Saturday, January 28, 2012

Its solder time!

Hey peoples!
I decided to solder what's ready this past week. Why do this before the entire window is done? Because thinking about it was making me squirrely. Because my studio is small and I was starting to have storage management issues. Because it was there.

How do I solder? Let me give you a tip. Use a BIG TIP! Like a Hexacon 250 watt flamethrowing baseball bat. AKA: "The Pursuader". And NO, it is not too expensive. Nothing else will do. Seriously.

I work using copperfoil technique--or "Tiffany". For all you in the industry, I am not going to get into some argument defending the pros and cons of this. For all you people not in the industry let me tell you this technique is the cause of much "controversy" as it is less than a thousand years old and thus, and as a newbie, has yet to prove its value technically and artistically. Such is the curse of being invented post 1000 AD . (that link is to the oldest stained glass fragments known, fyi) ........SIGH........I will also say, my windows, being intensively layered, could not be achieved any other way.
Hexacon 250 Watt Soldering Iron

OK--so I put down the cartoon. Then I lay down the glass. Yes. 2nd grade Jigsaw puzzle skill are helpful.

The laying down of the glass

Then I tack solder the joints so the pieces stay put.

tack soldering

The smallest piece of glass in the entire monster window it the rope between the two tug-a-war girls.

Then I go in and fill in the lines. Kinda hard to write about soldering techniques!!! The point is to get a super smooooooooth line. One that has some integrity and some oomph to it. It should be rounded, but not chunky. Its ALL about temperature...all about controlling those degrees of hot and cold.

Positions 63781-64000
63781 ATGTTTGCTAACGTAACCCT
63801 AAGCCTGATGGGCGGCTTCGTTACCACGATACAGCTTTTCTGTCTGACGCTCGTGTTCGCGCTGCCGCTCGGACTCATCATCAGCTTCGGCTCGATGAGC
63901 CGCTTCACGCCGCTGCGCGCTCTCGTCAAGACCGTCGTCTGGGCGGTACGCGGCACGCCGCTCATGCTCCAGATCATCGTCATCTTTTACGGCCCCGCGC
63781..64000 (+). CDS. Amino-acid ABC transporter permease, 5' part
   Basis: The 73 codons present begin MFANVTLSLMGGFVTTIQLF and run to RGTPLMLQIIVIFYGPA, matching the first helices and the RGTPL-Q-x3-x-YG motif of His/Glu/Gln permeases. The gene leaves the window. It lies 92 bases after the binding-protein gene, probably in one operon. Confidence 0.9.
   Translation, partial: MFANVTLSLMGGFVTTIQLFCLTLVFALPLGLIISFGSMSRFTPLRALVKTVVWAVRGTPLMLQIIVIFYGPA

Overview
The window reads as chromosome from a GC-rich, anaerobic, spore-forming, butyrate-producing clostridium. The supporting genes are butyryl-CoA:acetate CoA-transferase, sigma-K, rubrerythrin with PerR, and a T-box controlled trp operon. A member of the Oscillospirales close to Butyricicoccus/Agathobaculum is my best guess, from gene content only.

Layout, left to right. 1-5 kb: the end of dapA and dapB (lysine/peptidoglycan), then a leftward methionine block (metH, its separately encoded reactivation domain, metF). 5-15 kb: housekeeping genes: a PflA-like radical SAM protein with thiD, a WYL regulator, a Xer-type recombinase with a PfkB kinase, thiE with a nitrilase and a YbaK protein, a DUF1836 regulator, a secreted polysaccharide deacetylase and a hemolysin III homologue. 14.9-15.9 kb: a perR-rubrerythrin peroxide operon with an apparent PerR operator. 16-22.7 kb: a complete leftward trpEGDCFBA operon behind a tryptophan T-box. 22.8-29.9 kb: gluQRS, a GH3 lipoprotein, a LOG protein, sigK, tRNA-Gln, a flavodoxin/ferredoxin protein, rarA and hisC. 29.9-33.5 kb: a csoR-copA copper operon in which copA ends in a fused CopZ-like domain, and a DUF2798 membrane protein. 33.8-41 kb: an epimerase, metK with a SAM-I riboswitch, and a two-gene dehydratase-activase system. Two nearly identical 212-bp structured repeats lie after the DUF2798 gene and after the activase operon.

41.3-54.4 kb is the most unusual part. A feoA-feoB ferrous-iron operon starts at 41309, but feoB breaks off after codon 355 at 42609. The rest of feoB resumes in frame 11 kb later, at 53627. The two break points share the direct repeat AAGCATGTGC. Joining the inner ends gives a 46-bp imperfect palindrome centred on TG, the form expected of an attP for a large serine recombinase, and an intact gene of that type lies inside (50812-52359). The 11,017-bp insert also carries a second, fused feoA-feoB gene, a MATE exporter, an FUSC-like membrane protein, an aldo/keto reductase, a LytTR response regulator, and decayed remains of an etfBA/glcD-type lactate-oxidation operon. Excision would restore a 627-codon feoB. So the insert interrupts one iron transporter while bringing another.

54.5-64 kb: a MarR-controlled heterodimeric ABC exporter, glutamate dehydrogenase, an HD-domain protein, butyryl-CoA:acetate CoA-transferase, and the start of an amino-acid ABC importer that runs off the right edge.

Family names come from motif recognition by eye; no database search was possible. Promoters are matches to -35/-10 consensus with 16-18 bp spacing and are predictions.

Side one halfway done

Side one done.

When the front is done, I clean it up a bit as it is a slimy, greeeeeeasy mess from the flux and covered with blobs of stray solder. It is not a good idea to handle it filthy, just to have it slide out of your grip!

This is what the cartoon looks like with flux gunk on it. I toss this in the trash.

Then I do the other side--which is much easier as it is usually still warm and also the gaps are filled.

ME! As photographed by Ms Fidget! with whom I had the honor of lunch the other day. Where did we eat? WHERE ELSE???


Mallory Weston said...

This looks like so much fun! Everything looks beautiful!

Judith Schaechter said...


Jx said...

Your soldering is the sexiest thing I've seen for ages. Do I need a massive rod of iron just like yours? Or do I just need to get out more? I heart the pic of you getting excited about Vietnamese food. Did you drink Bubble Tea?

Zach Green said...

Lovely, Judith, and Thx for sharing! Quick Q: you have any thoughts about preventing the... how shall I say... leakage or seepage or sqirtage or forceage of flux juice and vapour and general nastiness in between the glass thats multi-plated?? I have found multi-wrapping with copper and extra firm crimping on the edge (really excercizing the stickiness of the copper's adhesive...) to be mainly effective but still get the occasional missed SOMETHING that makes a garish cloud inside that takes forever to dissipate... Thanks again, and that was a very peppy demo! Cheers! ZG

Judith Schaechter said...

Hi Jx--
No,I had a Vietnamese coffee...real rocket fuel!!

Zach--I use coppermate paste flux as opposed to a liquid. This seems to help. There is seepage but the imagery is so dense it is usually totally undetectable.
Liquid flux, on the other had, used to seep a lot and oxidize the copper to make a GREEN (eeep!!!) puddle between the layers. Only good if you are doing a scene involving ALIEN INNARDS!

Maureen Melville said...

If you were not layering the glass would you still use such a big soldering iron?

Judith Schaechter said...

If I was using lead instead of copper I would use either and 80 watt iron or put the big 'un on a rheostat. Lead melts at a much lower temp.